HOUSTON – From their relationship to his proposal to her wedding ring, everything was pretty picture perfect for Sophie and Aaron Long.
But six weeks before the big day, doctors diagnosed Sophie with Hodgkin’s lymphoma. For Sophie, it meant chemotherapy and weight loss. But after seven months, she beat the cancer.
When she regained the weight she had lost from treatments, Sophie needed her wedding band and engagement ring resized. She said Kay Jewelers, where Aaron purchased the set, said the rings couldn't be altered as she needed, so the store would replace the rings with new ones two sizes bigger.
“At that point, I was ecstatic because I would rather wear something than nothing,” Sophie told consumer expert Amy Davis.
Sophie picked up her new rings at the Galleria (Houston) store a few weeks later. It wasn't until six months later when she dropped into another Kay Jewelers to have the rings cleaned and inspected — as required by the warranty — that she was alerted to a huge problem by a store employee.
“She asked me, ‘Do you know about your center stone?’" Sophie recalled for Davis. “I kind of looked at her like, ‘What about it?’ And she said, ‘Well, it's fake.’"
Fake and worthless — even though Aaron shelled out $6,500 for the rings just two years prior. What's worse was that Kay Jewelers claimed Aaron came in months earlier with Sophie's center stone missing, and asked to put in a fake cubic zirconia, saying he couldn't afford another diamond.
“I don't know if it's at the Galleria store, or at their factory, (but) they're trying to cover up some crooked business that's going on,” Aaron told Davis.
Crooked, because Aaron said the Kay Jewelers warranty he purchased guarantees the company will replace any diamond if it chips, breaks, or is lost. If he did lose the diamond, the claim that he asked Kay Jewelers to put in a fake stone makes no sense.
“What I think happened is they basically swapped diamonds,” Sophie said.
The Longs are not alone.
On Facebook, frustrated customers are posting to a page called "Boycott Kay Jewelers." Kay is owned by Signet Jewelers, the same company that owns Zales and Jared, but most of the complaints are against Kay.
Chrissy Clarius in West Virginia said she discovered her diamond was replaced with moissanite, a cheaper stone, when she left it at a Kay Jewelers in Maryland.
Heidi Rivera told Davis the same thing happened to her at a Kay store in Rochester, New York. Nicole Largent's entire ring disappeared after she dropped it off at a store in West Virginia.
“Corporate management is at fault for allowing this to happen,” Houston jewelry appraiser Ben Gordon said. “As soon as they heard about the problem, they should have gone in and tightened up the intake and outgoing of repair jobs.”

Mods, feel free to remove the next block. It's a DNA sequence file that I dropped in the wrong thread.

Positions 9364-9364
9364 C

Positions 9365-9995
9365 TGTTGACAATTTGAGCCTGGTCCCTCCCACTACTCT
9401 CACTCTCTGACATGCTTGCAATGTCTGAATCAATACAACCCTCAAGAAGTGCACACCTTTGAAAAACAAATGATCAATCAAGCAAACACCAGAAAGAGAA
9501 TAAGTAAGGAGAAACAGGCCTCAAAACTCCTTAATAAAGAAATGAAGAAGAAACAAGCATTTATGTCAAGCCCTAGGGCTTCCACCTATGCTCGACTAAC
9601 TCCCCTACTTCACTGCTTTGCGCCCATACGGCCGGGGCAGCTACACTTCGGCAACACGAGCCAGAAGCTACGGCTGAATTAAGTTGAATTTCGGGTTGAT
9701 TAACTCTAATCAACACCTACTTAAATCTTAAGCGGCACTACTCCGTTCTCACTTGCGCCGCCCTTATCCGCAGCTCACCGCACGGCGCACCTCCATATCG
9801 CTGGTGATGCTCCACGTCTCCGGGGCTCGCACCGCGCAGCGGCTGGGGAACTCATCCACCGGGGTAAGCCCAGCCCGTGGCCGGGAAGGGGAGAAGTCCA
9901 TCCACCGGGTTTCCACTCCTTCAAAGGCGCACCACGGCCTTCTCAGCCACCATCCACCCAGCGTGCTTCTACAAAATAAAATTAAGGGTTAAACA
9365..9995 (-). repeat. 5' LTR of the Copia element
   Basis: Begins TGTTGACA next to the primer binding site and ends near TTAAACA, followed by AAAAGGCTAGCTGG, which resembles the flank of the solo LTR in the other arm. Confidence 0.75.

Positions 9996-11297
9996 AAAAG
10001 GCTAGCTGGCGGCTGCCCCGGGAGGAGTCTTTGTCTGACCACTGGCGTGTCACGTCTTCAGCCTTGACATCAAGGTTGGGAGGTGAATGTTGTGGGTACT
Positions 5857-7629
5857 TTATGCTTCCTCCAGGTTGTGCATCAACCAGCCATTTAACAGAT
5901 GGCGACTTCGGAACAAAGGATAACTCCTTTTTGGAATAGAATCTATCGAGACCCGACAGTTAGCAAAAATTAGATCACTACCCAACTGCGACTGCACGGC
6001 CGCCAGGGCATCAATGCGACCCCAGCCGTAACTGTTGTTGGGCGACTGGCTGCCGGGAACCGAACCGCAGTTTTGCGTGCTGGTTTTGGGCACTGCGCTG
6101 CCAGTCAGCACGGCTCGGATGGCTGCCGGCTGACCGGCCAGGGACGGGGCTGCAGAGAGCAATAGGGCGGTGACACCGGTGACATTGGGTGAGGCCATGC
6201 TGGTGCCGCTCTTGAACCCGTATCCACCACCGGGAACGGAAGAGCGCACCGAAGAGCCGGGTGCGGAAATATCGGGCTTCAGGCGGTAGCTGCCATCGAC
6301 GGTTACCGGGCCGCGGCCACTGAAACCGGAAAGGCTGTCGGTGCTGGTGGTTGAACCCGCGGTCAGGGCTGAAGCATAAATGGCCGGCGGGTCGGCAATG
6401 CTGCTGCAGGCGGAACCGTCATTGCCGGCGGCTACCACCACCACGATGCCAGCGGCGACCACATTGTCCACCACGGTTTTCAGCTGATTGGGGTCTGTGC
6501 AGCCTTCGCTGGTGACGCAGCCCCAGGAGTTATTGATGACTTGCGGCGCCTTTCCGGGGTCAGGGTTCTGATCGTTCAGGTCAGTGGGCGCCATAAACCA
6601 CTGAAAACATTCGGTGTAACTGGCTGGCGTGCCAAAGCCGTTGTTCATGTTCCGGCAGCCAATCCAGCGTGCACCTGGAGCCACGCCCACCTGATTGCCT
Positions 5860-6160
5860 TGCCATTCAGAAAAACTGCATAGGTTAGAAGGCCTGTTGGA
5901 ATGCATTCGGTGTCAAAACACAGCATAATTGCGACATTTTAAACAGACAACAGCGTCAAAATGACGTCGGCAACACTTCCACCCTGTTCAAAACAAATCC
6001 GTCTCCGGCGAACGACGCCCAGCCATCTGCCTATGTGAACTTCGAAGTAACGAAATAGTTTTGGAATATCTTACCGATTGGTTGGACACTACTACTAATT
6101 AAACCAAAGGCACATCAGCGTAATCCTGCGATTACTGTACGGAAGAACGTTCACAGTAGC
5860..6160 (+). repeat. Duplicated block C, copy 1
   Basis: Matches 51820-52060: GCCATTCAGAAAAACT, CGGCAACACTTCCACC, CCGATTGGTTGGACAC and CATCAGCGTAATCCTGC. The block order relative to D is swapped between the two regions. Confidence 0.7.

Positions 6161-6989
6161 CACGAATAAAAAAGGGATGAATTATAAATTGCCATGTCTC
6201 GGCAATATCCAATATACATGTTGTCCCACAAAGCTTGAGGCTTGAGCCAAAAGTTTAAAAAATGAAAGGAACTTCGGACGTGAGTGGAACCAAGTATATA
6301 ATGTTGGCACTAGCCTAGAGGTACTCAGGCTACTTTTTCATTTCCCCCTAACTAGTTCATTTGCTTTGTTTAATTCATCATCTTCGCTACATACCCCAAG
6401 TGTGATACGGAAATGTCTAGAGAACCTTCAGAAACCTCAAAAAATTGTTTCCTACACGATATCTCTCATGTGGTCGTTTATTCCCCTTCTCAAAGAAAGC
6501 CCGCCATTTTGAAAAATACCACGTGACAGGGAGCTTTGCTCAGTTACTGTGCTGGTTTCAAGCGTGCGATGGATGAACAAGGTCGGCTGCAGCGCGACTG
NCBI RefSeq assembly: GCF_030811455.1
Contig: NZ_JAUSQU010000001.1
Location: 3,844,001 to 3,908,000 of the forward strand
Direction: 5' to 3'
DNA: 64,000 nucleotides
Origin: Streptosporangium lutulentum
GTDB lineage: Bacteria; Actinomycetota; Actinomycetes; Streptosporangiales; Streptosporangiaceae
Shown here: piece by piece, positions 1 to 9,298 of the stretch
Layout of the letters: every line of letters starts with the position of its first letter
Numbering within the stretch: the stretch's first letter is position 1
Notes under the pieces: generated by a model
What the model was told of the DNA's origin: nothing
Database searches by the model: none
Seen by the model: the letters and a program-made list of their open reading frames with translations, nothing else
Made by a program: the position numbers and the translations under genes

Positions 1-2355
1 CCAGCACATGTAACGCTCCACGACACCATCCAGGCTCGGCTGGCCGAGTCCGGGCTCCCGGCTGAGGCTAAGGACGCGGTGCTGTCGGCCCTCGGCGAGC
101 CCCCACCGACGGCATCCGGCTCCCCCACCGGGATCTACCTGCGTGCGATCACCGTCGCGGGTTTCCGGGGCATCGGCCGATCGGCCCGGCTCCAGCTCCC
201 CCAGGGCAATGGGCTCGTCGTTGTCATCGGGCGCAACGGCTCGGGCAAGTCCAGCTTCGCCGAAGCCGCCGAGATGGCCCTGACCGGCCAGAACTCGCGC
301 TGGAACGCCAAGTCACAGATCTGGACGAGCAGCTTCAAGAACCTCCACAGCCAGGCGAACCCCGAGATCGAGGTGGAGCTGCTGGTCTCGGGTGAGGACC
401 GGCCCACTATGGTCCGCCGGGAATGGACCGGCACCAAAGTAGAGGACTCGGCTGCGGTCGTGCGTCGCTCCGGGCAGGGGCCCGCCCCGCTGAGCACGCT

Signet wouldn’t comment on specifics of any of the cases, but we do know in each instance that a customer claimed a ring was lost, or a diamond swapped, the jewelry was sent out of the Kay's store for repairs.
When that happens, employees should check the stones before they leave the store under a microscope and again immediately after they get back.
“They should make a sketch of the inclusions in the diamond,” Gordon said. “That way, when it comes back, they'll make sure those inclusions are still in the diamond.”
Sophie saved every receipt from when she took her ring in for inspection or cleaning. You can see the inclusions employees marked on some visits, like in October 2013. But in January 2014, employees made no notes of any inclusions.
If your diamond comes with a Gemological Science International, or GSI certificate, the stone has a number inscribed in it. Gordon said you should ask to see your diamond under the microscope, too, when you leave it and then when you pick it up again. Look for the GSI number. If your diamond doesn’t have one, look for and note any inclusions or flaws in the diamond.
Kay Jewelers eventually replaced the jewelry, or stones, of all of the women after the chain said it investigated their claims, but no one ever told them if the corporate office determined what happened.
Sophie and Aaron still have to take the ring to Kay for the biannual inspection, but they say they'll be more careful from now on.
“We'll definitely be taking it and watching them,” Sophie said. “We won't be dropping it off, or anything like that.”
Getting your ring appraised by an independent third party is always a good idea. You can also buy insurance independently. Most jewelry stores like Kay Jewelers will clean your jewelry for you free any time you take it in.
Kay Jewelers spokesman Frank Cirillo didn't answer Davis' questions about how the customer's diamonds were swapped, but he sent this statement:
"Delivering an exceptional customer experience is our number one priority and we regret any instance where a customer is less than completely satisfied. To help ensure that we deliver that exceptional experience, we maintain rigorous product and service quality procedures that are consistently monitored and refreshed. Greater than 99% of our service and repair transactions are completed without inquiry to our customer service centers each year. Nevertheless, we take every customer concern seriously and work hard to ensure that when issues do arise, we do everything we can to make things right. That is what we have sought to do with these customers. We are humbled by the trust our customers have placed in us for more than one hundred years and work hard every day to continue to be worthy of that trust."